Hurricane season has started, but hundreds of weather-related projects are still in design phase

June 14, 2024

The Atlantic hurricane season, which will continue until the end of November, officially began June 1. The season has started slower than usual, but the National Oceanic and Atmospheric Administration (NOAA) forecast is ominous. The 2024 season is predicted to be unusually active, with 17 to 25 named storms and eight to 13 hurricanes. By comparison, an average season in recent decades has comprised of about 14 named storms and seven hurricanes.

Another menacing weather prediction comes from climatologists at the well-respected Colorado State University. They project officials and citizens should anticipate and prepare for 23 named storms and 11 hurricanes this season.

Hurricanes cause damage that requires billions in cleanup and repair work. The federal weather authority NOAA reports hurricanes caused between $3 billion and $4 billion in damage last year. Flooding resulted in even more costly damages the previous year – about $7 billion.

In anticipation of these weather-related events, the Federal Emergency Management Agency (FEMA) announced $300 million of available funding for 2024. This support is available for flood resilience projects. The Bipartisan Infrastructure Law (BIL) still has more than $2 billion for sustainability projects through the Flood Mitigation Assistance program. Still, this funding is available only through the federal government’s 2026 fiscal year.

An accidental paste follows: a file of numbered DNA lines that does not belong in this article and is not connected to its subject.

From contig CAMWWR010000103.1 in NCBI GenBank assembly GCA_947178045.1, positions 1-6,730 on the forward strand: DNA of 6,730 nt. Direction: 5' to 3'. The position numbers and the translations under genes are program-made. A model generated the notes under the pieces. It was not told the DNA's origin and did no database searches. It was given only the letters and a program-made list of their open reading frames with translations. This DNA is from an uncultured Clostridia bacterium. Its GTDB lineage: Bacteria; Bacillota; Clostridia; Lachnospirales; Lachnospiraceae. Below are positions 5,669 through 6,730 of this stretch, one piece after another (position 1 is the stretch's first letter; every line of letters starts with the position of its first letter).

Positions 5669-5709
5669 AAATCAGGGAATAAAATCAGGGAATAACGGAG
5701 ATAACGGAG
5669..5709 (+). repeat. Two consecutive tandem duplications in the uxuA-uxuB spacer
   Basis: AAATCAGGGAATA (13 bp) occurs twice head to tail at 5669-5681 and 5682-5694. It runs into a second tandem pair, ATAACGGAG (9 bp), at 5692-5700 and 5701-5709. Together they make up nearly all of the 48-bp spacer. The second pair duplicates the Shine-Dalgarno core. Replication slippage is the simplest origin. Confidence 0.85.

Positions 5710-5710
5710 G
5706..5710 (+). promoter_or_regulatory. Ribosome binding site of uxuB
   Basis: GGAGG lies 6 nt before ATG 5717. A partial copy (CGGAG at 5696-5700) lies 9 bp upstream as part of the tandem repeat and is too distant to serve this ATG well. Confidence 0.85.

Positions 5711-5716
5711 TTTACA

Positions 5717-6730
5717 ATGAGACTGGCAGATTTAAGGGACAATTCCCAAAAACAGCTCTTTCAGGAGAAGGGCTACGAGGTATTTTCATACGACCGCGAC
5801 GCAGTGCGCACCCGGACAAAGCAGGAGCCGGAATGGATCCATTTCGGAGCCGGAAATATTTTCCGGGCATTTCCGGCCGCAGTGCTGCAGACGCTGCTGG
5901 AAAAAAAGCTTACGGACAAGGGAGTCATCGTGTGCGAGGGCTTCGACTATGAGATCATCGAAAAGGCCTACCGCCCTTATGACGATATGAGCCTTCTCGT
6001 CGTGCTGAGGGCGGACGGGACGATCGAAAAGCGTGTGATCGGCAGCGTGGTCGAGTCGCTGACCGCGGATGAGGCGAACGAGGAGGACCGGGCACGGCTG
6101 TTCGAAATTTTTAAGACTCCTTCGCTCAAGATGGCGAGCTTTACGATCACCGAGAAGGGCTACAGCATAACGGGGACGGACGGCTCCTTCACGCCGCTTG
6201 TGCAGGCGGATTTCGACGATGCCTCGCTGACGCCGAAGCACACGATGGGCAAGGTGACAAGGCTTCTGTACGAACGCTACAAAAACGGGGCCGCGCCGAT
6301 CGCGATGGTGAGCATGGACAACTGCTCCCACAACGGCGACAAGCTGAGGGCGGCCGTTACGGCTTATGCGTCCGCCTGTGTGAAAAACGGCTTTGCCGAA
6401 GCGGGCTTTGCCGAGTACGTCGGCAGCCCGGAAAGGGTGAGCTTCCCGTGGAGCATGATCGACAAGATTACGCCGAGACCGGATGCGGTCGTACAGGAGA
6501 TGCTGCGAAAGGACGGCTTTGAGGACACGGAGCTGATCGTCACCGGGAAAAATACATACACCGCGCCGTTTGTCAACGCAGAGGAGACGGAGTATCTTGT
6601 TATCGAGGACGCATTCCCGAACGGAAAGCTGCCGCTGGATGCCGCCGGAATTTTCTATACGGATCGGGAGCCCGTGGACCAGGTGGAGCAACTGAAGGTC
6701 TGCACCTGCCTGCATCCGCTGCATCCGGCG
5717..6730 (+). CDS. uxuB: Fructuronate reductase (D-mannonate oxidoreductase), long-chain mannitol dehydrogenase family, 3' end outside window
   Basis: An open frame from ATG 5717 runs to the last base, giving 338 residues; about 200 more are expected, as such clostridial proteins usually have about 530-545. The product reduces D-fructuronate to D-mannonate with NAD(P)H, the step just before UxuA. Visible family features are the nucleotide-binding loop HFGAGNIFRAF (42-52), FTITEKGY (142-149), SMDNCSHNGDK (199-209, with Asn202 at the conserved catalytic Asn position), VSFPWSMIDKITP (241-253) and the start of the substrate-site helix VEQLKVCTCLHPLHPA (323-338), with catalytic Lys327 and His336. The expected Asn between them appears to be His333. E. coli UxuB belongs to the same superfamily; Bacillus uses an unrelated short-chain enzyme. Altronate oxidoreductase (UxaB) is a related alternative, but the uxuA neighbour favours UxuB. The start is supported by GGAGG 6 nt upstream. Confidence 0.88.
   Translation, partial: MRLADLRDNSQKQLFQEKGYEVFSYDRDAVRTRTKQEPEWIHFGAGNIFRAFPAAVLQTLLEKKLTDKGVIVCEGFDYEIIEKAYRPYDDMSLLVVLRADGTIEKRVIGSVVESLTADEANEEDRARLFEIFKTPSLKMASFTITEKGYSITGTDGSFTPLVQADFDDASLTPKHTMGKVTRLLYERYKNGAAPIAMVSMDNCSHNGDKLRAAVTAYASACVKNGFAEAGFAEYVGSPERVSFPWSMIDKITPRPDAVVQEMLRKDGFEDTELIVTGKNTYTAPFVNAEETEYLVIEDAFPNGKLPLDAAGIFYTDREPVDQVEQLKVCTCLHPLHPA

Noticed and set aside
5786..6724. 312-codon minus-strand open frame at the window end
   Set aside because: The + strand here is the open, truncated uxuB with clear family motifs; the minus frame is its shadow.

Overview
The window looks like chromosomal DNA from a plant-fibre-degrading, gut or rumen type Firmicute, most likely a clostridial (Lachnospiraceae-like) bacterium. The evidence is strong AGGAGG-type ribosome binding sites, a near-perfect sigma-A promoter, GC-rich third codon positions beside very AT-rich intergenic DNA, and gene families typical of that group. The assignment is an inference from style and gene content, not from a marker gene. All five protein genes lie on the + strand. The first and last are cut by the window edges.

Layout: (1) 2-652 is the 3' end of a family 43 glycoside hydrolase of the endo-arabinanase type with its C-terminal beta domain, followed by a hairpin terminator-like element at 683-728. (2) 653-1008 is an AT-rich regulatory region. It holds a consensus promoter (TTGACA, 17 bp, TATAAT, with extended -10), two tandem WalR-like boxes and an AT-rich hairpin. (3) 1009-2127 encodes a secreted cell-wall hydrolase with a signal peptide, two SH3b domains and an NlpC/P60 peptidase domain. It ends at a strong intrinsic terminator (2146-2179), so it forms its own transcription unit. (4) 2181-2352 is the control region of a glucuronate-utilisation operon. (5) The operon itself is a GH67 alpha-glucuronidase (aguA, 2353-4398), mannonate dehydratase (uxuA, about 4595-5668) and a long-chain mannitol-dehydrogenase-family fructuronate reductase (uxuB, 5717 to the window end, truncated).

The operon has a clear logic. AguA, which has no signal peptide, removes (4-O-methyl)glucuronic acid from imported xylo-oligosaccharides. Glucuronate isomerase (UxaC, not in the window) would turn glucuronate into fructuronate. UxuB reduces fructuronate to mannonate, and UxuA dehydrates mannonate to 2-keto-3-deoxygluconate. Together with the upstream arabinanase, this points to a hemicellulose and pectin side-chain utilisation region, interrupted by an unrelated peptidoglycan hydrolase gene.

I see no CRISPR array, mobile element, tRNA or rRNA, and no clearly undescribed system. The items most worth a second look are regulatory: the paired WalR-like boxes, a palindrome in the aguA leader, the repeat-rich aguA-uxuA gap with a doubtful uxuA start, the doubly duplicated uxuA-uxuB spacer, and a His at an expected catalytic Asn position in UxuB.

Officials in Milton, West Virginia, have announced the upcoming launch of a construction project that will deliver a floodwall to prevent water from overflowing into the city’s central business district. The downtown area is currently vulnerable to flooding, and significant damage has occurred to commercial buildings and property. The $190 million floodwall project will be designed to reduce the chances of significant flooding in the downtown area to 0.4%.

To prevent future flooding, an earthen levy and a concrete wall will be constructed. Water from the river will also be diverted so that if flooding occurs, it will be directed away from the central business district. Still, there is no official timeline for work to begin in the design phase, but this effort will proceed soon.

A $50 million flood mitigation project will also be launched in Alexandria, Virginia. It is currently in the design phase, and prospective bidders can expect to see solicitation documents by 2025. The project will be engineered to protect multiple vulnerable streets and intersections from frequent flooding from stormwater. The existing infrastructure is no longer sufficient to manage yearly anticipated rainfall. Project components will include installing additional sewers along key roads, a new outfall to direct water into a nearby river and green initiatives to improve water quality. The final design will include a site survey, storm sewer modeling and construction drawings.